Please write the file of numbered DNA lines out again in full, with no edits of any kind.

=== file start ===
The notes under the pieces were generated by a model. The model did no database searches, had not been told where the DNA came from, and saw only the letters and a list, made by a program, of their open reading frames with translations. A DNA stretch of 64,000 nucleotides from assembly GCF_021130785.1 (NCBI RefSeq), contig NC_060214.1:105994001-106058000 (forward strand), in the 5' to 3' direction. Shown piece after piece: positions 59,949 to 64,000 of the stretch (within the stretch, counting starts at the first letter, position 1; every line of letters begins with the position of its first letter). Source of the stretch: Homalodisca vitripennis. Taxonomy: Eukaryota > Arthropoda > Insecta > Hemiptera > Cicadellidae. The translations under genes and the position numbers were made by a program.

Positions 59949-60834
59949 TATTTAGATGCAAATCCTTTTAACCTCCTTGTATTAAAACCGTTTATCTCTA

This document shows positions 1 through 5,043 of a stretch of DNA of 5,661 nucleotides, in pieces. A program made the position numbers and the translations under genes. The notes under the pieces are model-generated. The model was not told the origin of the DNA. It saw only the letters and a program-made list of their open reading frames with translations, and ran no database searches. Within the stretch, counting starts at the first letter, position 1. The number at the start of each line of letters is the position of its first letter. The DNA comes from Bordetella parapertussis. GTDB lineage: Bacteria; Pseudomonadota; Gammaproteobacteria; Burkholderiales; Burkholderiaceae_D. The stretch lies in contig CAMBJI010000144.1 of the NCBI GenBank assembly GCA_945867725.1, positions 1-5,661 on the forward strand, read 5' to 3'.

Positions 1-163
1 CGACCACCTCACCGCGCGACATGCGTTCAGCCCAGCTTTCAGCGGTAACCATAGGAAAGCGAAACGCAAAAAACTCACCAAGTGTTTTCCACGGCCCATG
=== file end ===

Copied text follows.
The notes under the pieces were generated by a model. The model did no database searches, had not been told where the DNA came from, and saw only the letters and a list, made by a program, of their open reading frames with translations. A DNA stretch of 64,000 nucleotides from assembly GCF_021130785.1 (NCBI RefSeq), contig NC_060214.1:105994001-106058000 (forward strand), in the 5' to 3' direction. Shown piece after piece: positions 59,949 to 64,000 of the stretch (within the stretch, counting starts at the first letter, position 1; every line of letters begins with the position of its first letter). Source of the stretch: Homalodisca vitripennis. Taxonomy: Eukaryota > Arthropoda > Insecta > Hemiptera > Cicadellidae. The translations under genes and the position numbers were made by a program.

Positions 59949-60834
59949 TATTTAGATGCAAATCCTTTTAACCTCCTTGTATTAAAACCGTTTATCTCTA

This document shows positions 1 through 5,043 of a stretch of DNA of 5,661 nucleotides, in pieces. A program made the position numbers and the translations under genes. The notes under the pieces are model-generated. The model was not told the origin of the DNA. It saw only the letters and a program-made list of their open reading frames with translations, and ran no database searches. Within the stretch, counting starts at the first letter, position 1. The number at the start of each line of letters is the position of its first letter. The DNA comes from Bordetella parapertussis. GTDB lineage: Bacteria; Pseudomonadota; Gammaproteobacteria; Burkholderiales; Burkholderiaceae_D. The stretch lies in contig CAMBJI010000144.1 of the NCBI GenBank assembly GCA_945867725.1, positions 1-5,661 on the forward strand, read 5' to 3'.

Positions 1-163
1 CGACCACCTCACCGCGCGACATGCGTTCAGCCCAGCTTTCAGCGGTAACCATAGGAAAGCGAAACGCAAAAAACTCACCAAGTGTTTTCCACGGCCCATG